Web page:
UiMTi^-Jbi. 8. At the Oeom Ub, Shieldi, aad Rector of St. Joha, JeBiaiea» 

Aadover, ia hie 59lh year, ioba C^aiitoa. great freadMNi, by hb BMther, to the late 

OH* «fBraheHo«ee, Bear Mere, WUta. &er. Bob. Twyeroaa, Vtcar of Oakley,. 

Jkn. 18. Aged 89, Mr. Vfm. Make, a BfUl, mad Qceitall, Boeki, ead of Water- 

YaryoldasdreifeplediBhabitRatofSoBlli- peny, Ozfiml, nephew to lato Capt. Rob. 

OBiptOB. Twveroae, R. N. and oomiu to Capt. Comfay, 

JhB.19. AtLyBiqgtOB,iBhb76thyear, B*N.of Hei^iingtomDiirfaaBi. 

CharlM St. Barbe, ee% BBhreneUy nmatod Jan, 16, Aged 68, Jthn Bowdea, eaa. 

bythetowmndneigbboBrhood. fWttialBBt ofRadfionl. 

for^ yean, he had been the priaeapal pro- Rutlaboshiib.— xloa. 19. In her lOOdi 

prietorofUMtaltworki there; end in 1788 he year, Mn. Sharp, of Laagfaam. 

cetabliahed the firat baakii^ hiwineaa in the SoafsasETfiUBE^— /)«<:. SI. At Welk, 

town. In hit deelinp he wm bonmirable Thos. Forch,eaq. Captain of the 9d Soraenet 

and liberal 1 and m a nagiatrate, actire aad « Regiment of Militia. 

upright. Dee,9B, Aged 91, Mary Anne, eldest 

HBBTt.— 5epl.l6. In hia 69th year, the dan. of Robert Shew, omi. Bladnd baiidingt. 

Hob. Robert Baroa Diaiadale, of Camfield- Bath, 

place. Dee, 99. MiM Simpson, sister of Ute 

Jan. 19. At Norton near Baklock, in her Rer. Tho. Simpaon, of Keysham-pL KeyB^ 

100th year, Sarah MaawelL TV aaaM na- sham. 

riah in which she wm bom now contaiu her Jan, 7. At the hooae of her son. Dr. Da- 

remains. She wm a coMtant attendaat upon vis, in the Royal Crescent, Beth, aged 80, 

the ordinances of the church, with the ex- the relict of Riobert Daris, esq. of WooUey 

ceptioB of the few last years of her lifis, when Hill, near Bndford, Wilts, 

her si^ became much impaired. She wm Jan, 11. In his 76th year, George Lye, 

the good wooaan of the parish, aad in that esq. one of the magistrates for Bath, 

capaei^, probably aasisted into the world the Jan, 16. At Camerton House, neu 

greateet part of her neighbours who stood Bath, a|^ 81, the widow of John Jarrett, 

round her grate at her iotermeat. Her piety esq. of Jamaica, and of Freemantle, near, 

and aaoAnding disposition procured her ma- Southampton. 

ay friends, and ner mind WM unimpaired eren Jan. 19* In Milsom-st. Bath, Maiy, 

afow minatM prerious to her dissolution. wife of Samuel Webb, esq. of Henbnry. 

HoHTaiP-Jm.l7.Athishoose,Marihall's Jan. 19. At Wincantoo, aged 60, Lucy, 

Wiek* Geo. Salliran Martin, esq. wife of Mr. Geo. Messiter, and youngeat 

LiBCiaBiBB. — Dee, 95. Suddenly in the dau. of Ute John Newman, esq. oc Berwick 

eauibBle of. the townhall, Liverpool, aced House. 

70,Mb.T1km.Rowc, lbrd3yeaneoMtiaile Sussbz.— Jon. IS. In Wellii^tOB-w}. 

of the befaagb. Haatiaga, Harxiot, wife qf Vioo-Adau Geo.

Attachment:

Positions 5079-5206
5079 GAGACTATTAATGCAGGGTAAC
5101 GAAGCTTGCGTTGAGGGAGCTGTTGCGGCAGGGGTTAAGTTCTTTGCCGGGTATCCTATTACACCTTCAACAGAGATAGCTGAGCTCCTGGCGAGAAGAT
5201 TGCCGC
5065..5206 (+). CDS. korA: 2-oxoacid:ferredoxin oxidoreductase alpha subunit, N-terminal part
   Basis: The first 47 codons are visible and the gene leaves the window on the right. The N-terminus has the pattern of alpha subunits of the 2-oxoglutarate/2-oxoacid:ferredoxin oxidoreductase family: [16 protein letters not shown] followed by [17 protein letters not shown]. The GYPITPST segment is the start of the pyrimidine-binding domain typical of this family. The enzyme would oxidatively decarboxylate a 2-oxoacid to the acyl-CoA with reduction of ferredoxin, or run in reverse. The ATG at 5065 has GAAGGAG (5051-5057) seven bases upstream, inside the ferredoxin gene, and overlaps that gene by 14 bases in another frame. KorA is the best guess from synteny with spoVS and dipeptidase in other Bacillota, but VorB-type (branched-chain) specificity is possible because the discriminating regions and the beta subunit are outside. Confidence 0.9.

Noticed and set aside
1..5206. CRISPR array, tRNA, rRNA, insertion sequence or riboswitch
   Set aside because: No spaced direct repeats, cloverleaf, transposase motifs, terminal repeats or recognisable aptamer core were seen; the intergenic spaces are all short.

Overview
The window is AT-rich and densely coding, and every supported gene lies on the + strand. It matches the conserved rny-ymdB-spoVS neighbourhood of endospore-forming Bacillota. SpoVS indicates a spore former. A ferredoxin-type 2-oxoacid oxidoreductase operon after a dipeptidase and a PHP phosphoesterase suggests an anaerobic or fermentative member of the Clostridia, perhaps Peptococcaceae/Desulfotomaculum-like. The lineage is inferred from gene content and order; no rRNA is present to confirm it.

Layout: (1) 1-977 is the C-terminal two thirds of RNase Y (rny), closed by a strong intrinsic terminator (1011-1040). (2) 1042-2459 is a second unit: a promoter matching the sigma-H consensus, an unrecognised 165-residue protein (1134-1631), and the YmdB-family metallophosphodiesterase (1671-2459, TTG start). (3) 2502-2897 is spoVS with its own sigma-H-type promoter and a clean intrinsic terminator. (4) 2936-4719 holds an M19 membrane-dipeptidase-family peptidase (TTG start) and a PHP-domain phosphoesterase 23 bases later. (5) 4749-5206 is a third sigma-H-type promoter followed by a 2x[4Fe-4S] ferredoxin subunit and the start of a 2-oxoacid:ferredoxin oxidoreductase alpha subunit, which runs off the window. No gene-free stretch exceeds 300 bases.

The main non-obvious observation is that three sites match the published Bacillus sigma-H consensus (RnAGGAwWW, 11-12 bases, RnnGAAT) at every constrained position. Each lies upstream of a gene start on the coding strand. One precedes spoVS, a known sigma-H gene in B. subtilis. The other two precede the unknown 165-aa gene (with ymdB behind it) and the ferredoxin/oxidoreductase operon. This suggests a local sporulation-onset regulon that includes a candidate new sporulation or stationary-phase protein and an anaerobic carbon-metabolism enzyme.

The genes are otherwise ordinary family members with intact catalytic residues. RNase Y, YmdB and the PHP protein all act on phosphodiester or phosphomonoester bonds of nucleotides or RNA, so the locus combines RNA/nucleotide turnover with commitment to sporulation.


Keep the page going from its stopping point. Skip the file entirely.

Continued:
/)In;80. At Manchester, Harriet, wife|of Pari»r. 

94 Q$mAmt. [Jaiu 

STArT0iiDSBifii^*-srayi.7. At the Dmii- moiitlishira» t^ged B8, Rebecety rtHet of W. 

rjt Ldtcbfield, «ged 60, Mrs. Woodhouie» Perrott WUlioms, esq. of Hermoni Hill, 

vUSi of the Very Rev. the Deaa. Haverfordwett. 

Suffolk —Jon. 83. At an advanced age, Dec, IS, At Stirling Park, Carmartbea- 

the relict of Mr. Green, surgeon, late of shire, Jane, wife of Dr. Henry Laurenee. 

Ixworth, Suffolk. Dec, 37. At Bangor, by the ezplosioa 

Jan* 4, At MildenbaH, aged 15, Char- of a gun, J. Royle, esq. brother to the Rev, 

lotte Augusta, dau. of Sir. Geo. Denys, John Royle, Rector of Corapton Martin, 

3art. Somersetshire. 

Aged 56, Mr. Chas. Clarke, SS years mas- Scotland. — Jan, l . At Glasgow, aged 

ter of the free grammar school, at Need- 82, Mr. John Bell, teacher of Umguagea. 

ham Market. He was a man who, for the extent of his 

Jan, 5. At Farlinghay Hall, near Wood- knowledge in ancient, modem, and especially 

bridge, aged 80, Mary, relict of Major Wm. Eastern literature, was an ornament to the 

Webb. She was eldest dan. of Sir Atwell city and universtty. He was acquainted with 

Lake, second Baronet, of Edmonton, Mid- the Latin, Greek, Hebrew, French, Ger- 

dlesex, by Mary, only dau. of Janes Winter, man, Spanish, Italian, Dutch, Saxon, 

esq. of Mile End ; aiMl was sister to the late, l^tonic, Gothic, Icelandic, Portuguese, 

and aunt to. the present Baronets. Arabic, Persic, Chaldaic, Sanscrit, Hln- 

Warwickshirb. — Jan, 6, At Honington dostanee, Bengalee, and several other Ian- 

Hall, aged 73, Gore Townsend, esq. guages. 

Westmoreland. — Jan,l\, At Raven- t^n. 13. AtUnderiydePark,Roxburgh- 

etonedale, i«ed 81, Mr. Edmund Hodgson, shire, aged 70, Geo. Waldie, esq. of Un&r- 

fbrmerly of Wimpole-st. London. !J^' '^'^ of Forth House, Newcastle-upon- 

WiLTS. — Lately, Jane, only dau. of Tyne.